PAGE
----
Memory lives beyond photographs. I carry this in my ability to gut a fish and play backgammon, and in a small gold watch. I filled the watch’s face with sands from the island, a reminder to ignore the unnecessary. I’ve never forgotten the island, but I almost never speak of it. I promised not to reveal its name.
The ferry into Greece was thrilling – the two of us in sleeping bags on the deck. With heavy gusts, we were weightless. Eos broke her dawn over the approaching crags – green masses shot from the waves.
Our goal was the cheapest hostel in Europe – E7.50 a night. In the complex of bungalows set in olive trees, travelers played backgammon and drank black wine from plastic bottles.
Talk over breakfast led us to another ferry. On that island, we pushed past a store of half-full shelves and a smatter of tourists. We crossed a goat-path bordered by a steep drop and sheer rock. Closer, they were less mythic and more imposing. Finally, we found a petite bay. Here, the sea, sand, and sky all met.
Above was an abode built in one of the island’s trees – low, winding, open at the center. Another tree was a café, with a small burner and long-handled coffee pot, a ‘briki’, the supplies tucked in branches of the tiny-leaved, knobby tree.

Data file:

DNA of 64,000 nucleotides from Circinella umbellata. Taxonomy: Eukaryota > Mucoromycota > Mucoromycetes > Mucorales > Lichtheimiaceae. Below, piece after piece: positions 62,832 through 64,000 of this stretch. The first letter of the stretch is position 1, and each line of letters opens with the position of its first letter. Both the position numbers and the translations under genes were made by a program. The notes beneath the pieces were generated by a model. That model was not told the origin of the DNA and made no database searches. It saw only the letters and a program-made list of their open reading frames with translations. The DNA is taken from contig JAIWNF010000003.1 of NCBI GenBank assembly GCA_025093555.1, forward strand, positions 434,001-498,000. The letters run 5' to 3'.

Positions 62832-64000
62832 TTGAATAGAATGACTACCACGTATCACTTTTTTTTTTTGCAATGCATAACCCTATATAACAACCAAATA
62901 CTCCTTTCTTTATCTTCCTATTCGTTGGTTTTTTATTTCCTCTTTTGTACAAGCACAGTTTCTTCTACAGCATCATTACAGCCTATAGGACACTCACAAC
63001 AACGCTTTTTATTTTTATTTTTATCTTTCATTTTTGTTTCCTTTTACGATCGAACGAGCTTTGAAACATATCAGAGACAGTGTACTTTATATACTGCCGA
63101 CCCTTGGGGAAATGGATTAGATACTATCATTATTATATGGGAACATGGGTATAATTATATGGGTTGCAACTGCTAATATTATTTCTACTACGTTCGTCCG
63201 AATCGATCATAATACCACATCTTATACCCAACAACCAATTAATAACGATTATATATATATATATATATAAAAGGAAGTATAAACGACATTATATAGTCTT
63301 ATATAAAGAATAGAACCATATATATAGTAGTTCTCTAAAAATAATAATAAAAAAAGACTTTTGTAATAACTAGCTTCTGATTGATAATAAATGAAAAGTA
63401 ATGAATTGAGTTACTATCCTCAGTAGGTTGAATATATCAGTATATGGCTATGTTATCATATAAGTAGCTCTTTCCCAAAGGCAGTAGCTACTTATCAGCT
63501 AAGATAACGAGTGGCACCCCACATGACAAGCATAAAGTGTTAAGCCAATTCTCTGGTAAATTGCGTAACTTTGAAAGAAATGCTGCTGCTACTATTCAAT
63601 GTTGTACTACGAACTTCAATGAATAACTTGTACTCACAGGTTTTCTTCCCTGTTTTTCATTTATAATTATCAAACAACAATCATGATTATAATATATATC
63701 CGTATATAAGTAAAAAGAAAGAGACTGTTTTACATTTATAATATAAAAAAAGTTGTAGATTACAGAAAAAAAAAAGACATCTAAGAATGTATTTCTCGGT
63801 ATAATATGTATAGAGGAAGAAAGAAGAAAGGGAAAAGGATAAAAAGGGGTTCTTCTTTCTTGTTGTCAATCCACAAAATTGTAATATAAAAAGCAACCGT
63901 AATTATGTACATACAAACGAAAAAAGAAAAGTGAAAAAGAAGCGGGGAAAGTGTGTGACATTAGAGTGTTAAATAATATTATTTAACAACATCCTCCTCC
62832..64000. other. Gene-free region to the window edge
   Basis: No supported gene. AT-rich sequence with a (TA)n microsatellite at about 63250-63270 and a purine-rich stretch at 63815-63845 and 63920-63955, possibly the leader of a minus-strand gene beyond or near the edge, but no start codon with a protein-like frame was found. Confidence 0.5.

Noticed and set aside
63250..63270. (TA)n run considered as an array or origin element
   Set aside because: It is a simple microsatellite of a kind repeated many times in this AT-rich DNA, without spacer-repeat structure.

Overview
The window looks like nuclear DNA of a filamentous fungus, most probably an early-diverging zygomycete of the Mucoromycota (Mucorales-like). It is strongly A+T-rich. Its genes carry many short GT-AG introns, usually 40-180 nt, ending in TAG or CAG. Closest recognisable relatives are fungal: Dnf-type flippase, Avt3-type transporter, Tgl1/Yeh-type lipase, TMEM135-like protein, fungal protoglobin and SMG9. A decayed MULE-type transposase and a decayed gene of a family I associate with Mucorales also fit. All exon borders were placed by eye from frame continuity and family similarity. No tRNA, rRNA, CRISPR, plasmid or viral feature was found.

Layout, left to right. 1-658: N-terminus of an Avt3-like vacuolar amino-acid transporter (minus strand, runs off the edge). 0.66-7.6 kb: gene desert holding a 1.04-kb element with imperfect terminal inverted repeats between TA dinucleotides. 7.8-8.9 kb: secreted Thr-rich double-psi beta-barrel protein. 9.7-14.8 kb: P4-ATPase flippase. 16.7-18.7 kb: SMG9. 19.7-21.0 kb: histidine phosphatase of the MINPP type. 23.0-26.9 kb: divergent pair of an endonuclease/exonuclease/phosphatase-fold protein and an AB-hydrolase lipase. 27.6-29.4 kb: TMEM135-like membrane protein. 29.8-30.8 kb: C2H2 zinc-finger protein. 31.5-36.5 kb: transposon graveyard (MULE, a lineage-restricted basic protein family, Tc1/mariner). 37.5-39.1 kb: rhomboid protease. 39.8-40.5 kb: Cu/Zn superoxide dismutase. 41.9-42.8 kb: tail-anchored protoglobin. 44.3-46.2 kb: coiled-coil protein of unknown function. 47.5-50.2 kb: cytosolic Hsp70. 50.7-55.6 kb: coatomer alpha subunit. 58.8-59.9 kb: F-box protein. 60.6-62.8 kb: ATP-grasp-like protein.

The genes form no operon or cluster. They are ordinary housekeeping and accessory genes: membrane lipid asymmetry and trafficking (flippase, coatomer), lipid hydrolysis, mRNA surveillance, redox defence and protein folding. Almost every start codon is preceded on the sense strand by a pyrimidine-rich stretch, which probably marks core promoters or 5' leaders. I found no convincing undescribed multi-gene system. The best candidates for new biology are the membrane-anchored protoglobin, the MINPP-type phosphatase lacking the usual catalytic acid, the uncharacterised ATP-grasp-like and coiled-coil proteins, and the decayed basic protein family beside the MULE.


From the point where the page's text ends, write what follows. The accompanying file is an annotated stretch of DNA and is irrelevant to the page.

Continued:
My partner set out, happily, to fish. By sunset, we had none. A man from the water, with almost a dozen fish linked by the lower lip. He caught too many, he insisted. Almost every night, our benefactor insisted we partake in his bounty, silhouetted by a generous sea.
Thyme grew steps away, the grandchild of the low trees. We soaked rice all day – the hot sand cooking the glass jar. Gradually, our world shrank to the few yards to the water, the café, our camp. All we needed was here.
At night, our campfires dimmed – no longer needed for cooking, nor heat. I’d never seen a constellation. Orion was a childhood friend from books, but his celestial presence was only three muddy dots. As a fellow islander told us tales half-forgotten, I saw for the first time: Scorpio on the tree-tops, chasing the Hunter. Directly over us, the Swan flew. I would fall asleep relaxed by its down, released into slumber by its wings.
Few things broke the idyll of our days. Waves lapped, not crashed. Colors only whispered.
Even if Poseidon stole back the shore, the island is safe in my memory. Such places stay with you. Each trip is replete with opportunities to find one. So, go. When you find somewhere the horizon meets, relax. Your heart will never leave.